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Today is St. Augustine’s (as our Catholic brothers and sisters call him) birthday.  Augustine (November 13, 354 – August 28, 430), with his warts and all, had been the most influential theologian of the church since the Apostle Paul.  As the bishop of Hippo, North Africa, he had to conduct many eucharistic services among his many pastoral duties.  The following quote shows his very serious view of the eucharist.

“That Bread which you see on the altar, having been sanctified by the word of God IS THE BODY OF CHRIST. That chalice, or rather, what is in that chalice, having been sanctified by the word of God, IS THE BLOOD OF CHRIST. Through that bread and wine the Lord Christ willed to commend HIS BODY AND BLOOD, WHICH HE POURED OUT FOR US UNTO THE FORGIVENESS OF SINS.” (St. Augustine, Sermons 227)

Whatever our view of the Lord’s Supper is, we must understand that the rite is a serious matter.  Quite often within the evangelical church, our sermons are the sacrament of the worship service.  Not so in the Catholic tradition!  Augustine’s sermon above reminds us that the climax of Jesus’ ministry at the cross was only preceded by an equally serious rite of the ordinary meal turned extraordinary.  Do we see the irony of “preaching” about the eucharist?  It is only ironic if we favor the former over the latter.  Sadly, the Lord’s Supper is often the afterthought of our services.  Augustine reminded us with spoken word explaining the eucharist.  His sermon demands that we not only to take the spoken word seriously but to take the Lord’s Supper even more seriously.  The seriousness comes not only in the rite itself, but in life itself.  The wonderment of life comes as a result of its sanctification by Christ’s work. When Jesus turned something as ordinary as eating into something quite extraordinary in the Lord’s Supper, hasn’t life become completely sacred in Christ?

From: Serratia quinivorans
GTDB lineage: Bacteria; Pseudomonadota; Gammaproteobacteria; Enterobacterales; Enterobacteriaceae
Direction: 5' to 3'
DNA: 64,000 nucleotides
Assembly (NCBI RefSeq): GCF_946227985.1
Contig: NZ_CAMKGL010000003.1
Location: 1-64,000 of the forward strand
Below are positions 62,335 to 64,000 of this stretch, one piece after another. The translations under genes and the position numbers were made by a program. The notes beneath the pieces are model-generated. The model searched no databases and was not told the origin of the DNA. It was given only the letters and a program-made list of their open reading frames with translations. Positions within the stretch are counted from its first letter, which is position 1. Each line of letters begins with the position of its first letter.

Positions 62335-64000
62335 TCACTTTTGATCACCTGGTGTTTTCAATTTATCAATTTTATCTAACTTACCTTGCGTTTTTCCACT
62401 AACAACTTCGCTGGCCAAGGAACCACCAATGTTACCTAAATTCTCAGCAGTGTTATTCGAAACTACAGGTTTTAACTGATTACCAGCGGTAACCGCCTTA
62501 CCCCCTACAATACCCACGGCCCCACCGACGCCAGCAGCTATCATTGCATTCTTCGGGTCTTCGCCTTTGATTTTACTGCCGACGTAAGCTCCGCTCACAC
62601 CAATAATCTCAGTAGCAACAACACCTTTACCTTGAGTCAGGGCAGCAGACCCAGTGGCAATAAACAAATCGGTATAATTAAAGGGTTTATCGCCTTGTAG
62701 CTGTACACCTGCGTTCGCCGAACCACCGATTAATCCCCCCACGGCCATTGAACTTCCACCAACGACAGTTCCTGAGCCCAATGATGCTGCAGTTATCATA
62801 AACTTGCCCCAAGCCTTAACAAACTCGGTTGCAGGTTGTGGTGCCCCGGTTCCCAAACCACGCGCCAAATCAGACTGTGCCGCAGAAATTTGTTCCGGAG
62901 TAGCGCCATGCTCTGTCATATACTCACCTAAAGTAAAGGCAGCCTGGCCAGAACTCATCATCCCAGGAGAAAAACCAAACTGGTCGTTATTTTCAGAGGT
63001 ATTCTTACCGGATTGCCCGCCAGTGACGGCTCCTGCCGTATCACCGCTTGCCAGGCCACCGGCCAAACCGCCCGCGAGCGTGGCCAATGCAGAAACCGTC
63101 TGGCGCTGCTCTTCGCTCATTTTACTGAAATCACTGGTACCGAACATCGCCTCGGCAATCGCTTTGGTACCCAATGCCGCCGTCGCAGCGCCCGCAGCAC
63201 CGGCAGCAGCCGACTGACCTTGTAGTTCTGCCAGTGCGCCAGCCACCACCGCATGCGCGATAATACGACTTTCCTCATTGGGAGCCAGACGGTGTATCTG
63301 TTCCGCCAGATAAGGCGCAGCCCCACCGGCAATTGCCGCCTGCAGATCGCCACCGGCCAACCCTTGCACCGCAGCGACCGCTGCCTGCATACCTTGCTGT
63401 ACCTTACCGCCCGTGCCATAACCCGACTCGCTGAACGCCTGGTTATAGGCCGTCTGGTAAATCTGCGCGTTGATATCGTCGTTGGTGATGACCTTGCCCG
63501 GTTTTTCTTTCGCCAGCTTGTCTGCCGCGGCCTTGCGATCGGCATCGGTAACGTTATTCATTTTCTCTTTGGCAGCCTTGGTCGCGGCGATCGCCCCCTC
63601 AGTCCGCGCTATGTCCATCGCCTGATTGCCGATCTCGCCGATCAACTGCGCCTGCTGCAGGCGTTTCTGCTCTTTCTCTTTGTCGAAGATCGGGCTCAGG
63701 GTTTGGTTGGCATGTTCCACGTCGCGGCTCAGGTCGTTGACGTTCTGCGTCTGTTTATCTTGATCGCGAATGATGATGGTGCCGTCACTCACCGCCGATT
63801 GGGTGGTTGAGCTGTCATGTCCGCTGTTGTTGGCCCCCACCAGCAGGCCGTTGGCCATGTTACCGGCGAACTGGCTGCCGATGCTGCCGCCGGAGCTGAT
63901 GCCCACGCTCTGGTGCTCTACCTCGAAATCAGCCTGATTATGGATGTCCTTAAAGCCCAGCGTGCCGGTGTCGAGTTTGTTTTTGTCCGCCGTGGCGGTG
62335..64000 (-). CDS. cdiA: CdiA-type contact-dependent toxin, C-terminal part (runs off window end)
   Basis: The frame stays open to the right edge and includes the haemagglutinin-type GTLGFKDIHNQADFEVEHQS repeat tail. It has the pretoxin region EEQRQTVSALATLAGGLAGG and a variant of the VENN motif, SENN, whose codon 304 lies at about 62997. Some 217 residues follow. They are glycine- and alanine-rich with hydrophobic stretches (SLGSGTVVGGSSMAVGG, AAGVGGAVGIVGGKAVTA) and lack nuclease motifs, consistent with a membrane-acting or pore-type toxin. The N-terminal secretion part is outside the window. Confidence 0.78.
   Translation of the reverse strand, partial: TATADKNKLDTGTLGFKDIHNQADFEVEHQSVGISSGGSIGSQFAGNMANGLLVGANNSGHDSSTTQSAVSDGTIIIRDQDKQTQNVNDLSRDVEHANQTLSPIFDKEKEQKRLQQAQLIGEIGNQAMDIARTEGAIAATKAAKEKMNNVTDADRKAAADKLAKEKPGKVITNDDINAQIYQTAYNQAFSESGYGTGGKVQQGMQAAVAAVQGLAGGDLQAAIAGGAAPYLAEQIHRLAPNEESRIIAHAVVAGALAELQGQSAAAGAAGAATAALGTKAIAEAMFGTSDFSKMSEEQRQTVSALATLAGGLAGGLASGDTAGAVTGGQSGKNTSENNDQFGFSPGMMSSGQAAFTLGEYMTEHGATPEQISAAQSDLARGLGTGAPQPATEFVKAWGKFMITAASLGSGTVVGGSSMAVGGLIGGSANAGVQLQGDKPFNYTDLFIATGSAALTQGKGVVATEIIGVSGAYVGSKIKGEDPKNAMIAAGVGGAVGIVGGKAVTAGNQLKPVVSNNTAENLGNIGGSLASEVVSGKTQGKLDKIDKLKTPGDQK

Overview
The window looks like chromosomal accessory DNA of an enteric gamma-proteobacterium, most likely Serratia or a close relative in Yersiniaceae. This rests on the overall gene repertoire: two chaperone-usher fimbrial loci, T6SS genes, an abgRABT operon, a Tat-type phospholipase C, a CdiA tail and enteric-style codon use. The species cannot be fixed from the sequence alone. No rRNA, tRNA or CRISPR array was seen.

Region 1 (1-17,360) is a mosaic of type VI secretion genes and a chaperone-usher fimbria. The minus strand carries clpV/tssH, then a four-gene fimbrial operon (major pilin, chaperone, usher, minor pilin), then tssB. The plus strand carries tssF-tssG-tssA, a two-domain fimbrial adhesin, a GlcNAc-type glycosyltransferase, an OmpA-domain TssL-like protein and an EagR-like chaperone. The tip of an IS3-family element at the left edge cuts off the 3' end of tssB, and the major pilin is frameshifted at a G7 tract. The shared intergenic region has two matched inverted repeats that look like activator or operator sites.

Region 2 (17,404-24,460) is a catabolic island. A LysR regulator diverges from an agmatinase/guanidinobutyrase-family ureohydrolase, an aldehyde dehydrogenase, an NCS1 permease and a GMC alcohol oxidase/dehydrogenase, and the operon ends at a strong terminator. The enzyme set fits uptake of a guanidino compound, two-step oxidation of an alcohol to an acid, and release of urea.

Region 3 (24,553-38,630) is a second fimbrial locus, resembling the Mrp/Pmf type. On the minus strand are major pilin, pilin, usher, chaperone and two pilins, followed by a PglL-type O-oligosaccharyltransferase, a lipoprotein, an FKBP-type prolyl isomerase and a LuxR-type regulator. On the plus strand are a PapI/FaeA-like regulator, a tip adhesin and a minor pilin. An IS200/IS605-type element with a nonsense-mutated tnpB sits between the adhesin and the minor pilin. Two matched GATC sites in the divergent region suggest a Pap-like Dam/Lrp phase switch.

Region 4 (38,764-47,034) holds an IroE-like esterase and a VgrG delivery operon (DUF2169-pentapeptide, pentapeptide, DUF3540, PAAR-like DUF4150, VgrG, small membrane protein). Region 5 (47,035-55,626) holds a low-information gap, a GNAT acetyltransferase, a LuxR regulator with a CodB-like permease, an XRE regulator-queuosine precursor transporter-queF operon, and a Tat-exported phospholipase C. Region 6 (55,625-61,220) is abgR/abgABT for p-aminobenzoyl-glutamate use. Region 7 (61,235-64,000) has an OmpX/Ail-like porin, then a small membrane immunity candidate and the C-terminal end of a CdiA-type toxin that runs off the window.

Thus, let not each one of us who preach favor only our homiletic task as the most important event without considering the Lord’s Supper.  The sermon is no more sacred than the place the Protestant tradition has accorded it.  Augustine preached many sermons, but he also administered many eucharistic services.  Both the eucharistic explanations and experiences are important.  The sermon and life (illustrated by the Lord’s Supper) need to balance one another because both are sacred.